Weather Report – Plaza Real from Procession
The next tune is one that Shorter has revisited a number of times, including with his later quartet. Neil saw the group perform Plaza Real in a shockingly different version on Shorter’s live tour of 2003 but it actually first appeared on the Weather Report album Procession from 1983. Here Shorter is again on soprano saxophone and using that clear, piping lyrical tone that is so immediately distinctive. The whistling (probably by Joe Zawinul) and concertina (from percussionist José Rossy) is a neat touch. This band were all about subtlety. Unfortunately, the later years of Weather Report are characterised by the marginalisation of Shorter’s nuanced approach to composition and improvisation and if you’re a beginner with the group, the early records are the ones to go for.
Wayne Shorter with Milton Nascimento – Lilia from Native Dancer
In the mid-1970s, Shorter began to extend the Brazilian influence that had been apparent on his later Blue Note records and recorded essentially a duet album with singer Milton Nascimento. Gilles Peterson remembers borrowing Native Dancer from his local library and being enchanted by the combination – and Neil recalls very clearly buying the record on release in 1975 from the late lamented Sunshine Records in Oxford. Airto Moreira is on percussion on our choice Lilia and elsewhere on the album Shorter’s Blue Note pal Herbie Hancock is featured. Nascimento’s wordless vocals are featured along with some very fine concluding soprano from Shorter and with a fabulous groove and organ swirls from Wagner Tiso this is a magical tune.
Wayne Shorter Quartet –Joy Ryder from Beyond the Sound Barrier
As we bring this all too short tribute show to an end, we come to another tune that Shorter revisited with his late quartet – the composition Joy Ryder. This take is again very different from the tune’s first incarnation, on Shorter’s 1988 album with the same title. For comparison, check out that earlier version here with, incidentally, the late and great Geri Allen on piano and keys. Neil’s view is that these later Columbia records are really due for a re-evaluation: much dismissed at the time, they now come across as not just typical of the musical zeitgeist of the time (overdriven electronic drums, for example) but actually powerful musical statements by a master composer negotiating a new sound language. Bringing the tune forward to 2005 and Shorter’s version on the live quartet album Beyond the Sound Barrier. This is such a good record and shows Shorter at the height of his later powers, revisiting some of his best compositions. Will Layman of the online review blog Pop Matters, says Beyond the Sound Barrier does more than reinforce the marvel of Wayne Shorter’s return to brilliant, challenging acoustic jazz. This collection of concert recordings makes the argument that Wayne’s long hiatus served an important artistic purpose, On Sound Barrier, Wayne’s quartet plays in a fully interactive style that eschews individual “solos” almost completely. There is not a single track that follows the usual jazz format of melody-solos-melody. Every one of these performances is a thematic exploration resembling a conversation between four equal partners—but a musical conversation of such exquisite cohesion and explosive discovery that each track seems an impossibility of grace. It’s worth giving this quote in full because it really does encapsulate what Shorter was doing with this quartet and which Neil heard in that Barbican, London concert in 2011. Definitely go for this superb record and the next one which signalled Shorter’s return to the Blue Note label after 43 years. Appropriately called Without a Net, this is another very fine album. There’s another take on Plaza Real and an extended cover of Flying Down to Rio, the title song from a 1933 musical!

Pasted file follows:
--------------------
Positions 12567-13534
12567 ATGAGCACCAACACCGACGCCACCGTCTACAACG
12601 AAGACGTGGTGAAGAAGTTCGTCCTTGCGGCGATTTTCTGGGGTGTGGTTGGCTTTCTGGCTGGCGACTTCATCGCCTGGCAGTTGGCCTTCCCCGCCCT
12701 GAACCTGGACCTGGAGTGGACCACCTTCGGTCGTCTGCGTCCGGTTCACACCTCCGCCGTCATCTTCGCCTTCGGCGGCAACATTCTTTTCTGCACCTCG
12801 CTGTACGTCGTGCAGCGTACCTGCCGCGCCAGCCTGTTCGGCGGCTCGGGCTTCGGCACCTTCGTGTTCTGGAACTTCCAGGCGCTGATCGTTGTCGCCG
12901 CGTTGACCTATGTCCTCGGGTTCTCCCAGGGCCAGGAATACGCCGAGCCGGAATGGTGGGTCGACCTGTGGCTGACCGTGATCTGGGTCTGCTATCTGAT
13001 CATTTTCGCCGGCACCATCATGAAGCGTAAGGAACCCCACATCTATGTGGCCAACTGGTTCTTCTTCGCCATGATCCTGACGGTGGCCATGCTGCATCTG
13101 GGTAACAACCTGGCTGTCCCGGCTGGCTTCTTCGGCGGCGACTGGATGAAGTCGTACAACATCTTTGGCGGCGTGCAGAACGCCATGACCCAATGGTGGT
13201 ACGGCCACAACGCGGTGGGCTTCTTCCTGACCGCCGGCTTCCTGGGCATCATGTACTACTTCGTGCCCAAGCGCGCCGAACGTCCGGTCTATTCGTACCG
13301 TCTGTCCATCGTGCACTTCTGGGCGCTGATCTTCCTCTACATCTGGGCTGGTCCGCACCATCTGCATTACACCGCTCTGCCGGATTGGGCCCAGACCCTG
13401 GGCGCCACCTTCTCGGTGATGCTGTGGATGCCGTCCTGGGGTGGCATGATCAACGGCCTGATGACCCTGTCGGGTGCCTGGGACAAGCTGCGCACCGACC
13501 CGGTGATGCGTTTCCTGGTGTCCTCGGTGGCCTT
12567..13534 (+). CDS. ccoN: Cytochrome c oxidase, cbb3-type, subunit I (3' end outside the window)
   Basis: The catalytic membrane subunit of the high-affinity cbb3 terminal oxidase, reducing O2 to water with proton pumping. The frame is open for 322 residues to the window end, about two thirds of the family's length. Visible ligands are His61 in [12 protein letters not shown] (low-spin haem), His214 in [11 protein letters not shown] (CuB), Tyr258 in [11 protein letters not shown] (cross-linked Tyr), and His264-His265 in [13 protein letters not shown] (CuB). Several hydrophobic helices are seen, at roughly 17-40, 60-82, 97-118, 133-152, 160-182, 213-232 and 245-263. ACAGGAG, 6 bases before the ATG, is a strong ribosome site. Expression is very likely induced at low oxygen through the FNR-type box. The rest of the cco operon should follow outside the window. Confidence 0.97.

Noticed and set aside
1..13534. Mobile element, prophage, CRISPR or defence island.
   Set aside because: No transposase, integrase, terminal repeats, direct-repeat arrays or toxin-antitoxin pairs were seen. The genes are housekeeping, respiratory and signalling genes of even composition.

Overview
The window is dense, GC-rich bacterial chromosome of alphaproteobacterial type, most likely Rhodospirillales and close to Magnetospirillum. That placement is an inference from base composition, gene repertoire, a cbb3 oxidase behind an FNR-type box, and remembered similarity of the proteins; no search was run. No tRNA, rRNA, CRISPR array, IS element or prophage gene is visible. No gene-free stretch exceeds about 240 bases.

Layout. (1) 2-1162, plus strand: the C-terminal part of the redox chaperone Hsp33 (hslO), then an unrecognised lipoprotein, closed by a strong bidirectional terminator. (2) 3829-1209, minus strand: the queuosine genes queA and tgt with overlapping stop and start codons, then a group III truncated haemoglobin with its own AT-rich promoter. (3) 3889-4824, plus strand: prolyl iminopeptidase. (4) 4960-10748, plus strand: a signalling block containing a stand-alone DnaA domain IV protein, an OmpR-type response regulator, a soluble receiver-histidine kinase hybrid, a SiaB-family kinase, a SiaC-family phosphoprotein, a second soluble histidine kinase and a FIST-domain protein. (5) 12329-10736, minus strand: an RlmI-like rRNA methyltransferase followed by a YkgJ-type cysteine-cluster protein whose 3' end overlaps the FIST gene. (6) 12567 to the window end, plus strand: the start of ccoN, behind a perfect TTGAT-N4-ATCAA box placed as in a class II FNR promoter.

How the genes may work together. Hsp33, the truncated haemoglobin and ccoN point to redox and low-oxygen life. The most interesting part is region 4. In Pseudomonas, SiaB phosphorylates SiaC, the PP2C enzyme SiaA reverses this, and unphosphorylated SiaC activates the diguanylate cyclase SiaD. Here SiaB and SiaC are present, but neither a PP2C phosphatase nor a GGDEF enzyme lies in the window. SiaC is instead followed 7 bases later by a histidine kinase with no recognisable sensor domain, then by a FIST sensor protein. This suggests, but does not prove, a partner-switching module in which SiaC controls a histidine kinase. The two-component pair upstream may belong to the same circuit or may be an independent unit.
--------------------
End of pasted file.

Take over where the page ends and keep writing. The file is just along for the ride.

The Manhattan Project – Nefertiti from The Manhattan Project
We end the show with another return to a classic Shorter composition, Nefertiti. Originally, recorded by the Miles Davis Quintet of which Shorter was a key member in 1968, the composition is noted for its inversion of what usually happens in jazz. Here the horn section repeats the melody numerous times without individual solos while the rhythm section (Ron Carter on bass and Tony Williams on drums) improvises underneath, reversing their traditional role. You can hear that magisterial original take with Miles right here. Our version comes from an intriguing jazz supergroup project that involved Wayne Shorter, pianist Michel Petrucciani, keyboardist and synth player Gil Goldstein, bassist Stanley Clarke and drummer Lenny White. Called the Manhattan Project, they released just one album under this name in 1990 – and there’s a DVD of a live performance too.
And so that’s a dip into the extraordinary body of work created by Wayne Shorter. We’ve not had time to reflect on his last album – a 3 CD set titled Emanon which featured music for a chamber orchestra and live recordings from London in 2013. But that wasn’t all: the discs came with a lavishly produced graphic novel which reflected that lifelong interest in science fiction and satisfyingly brought Shorter’s career to a remarkable conclusion. We’ll always come back to this amazing music in future Cosmic Jazz shows, but for now this is where we end.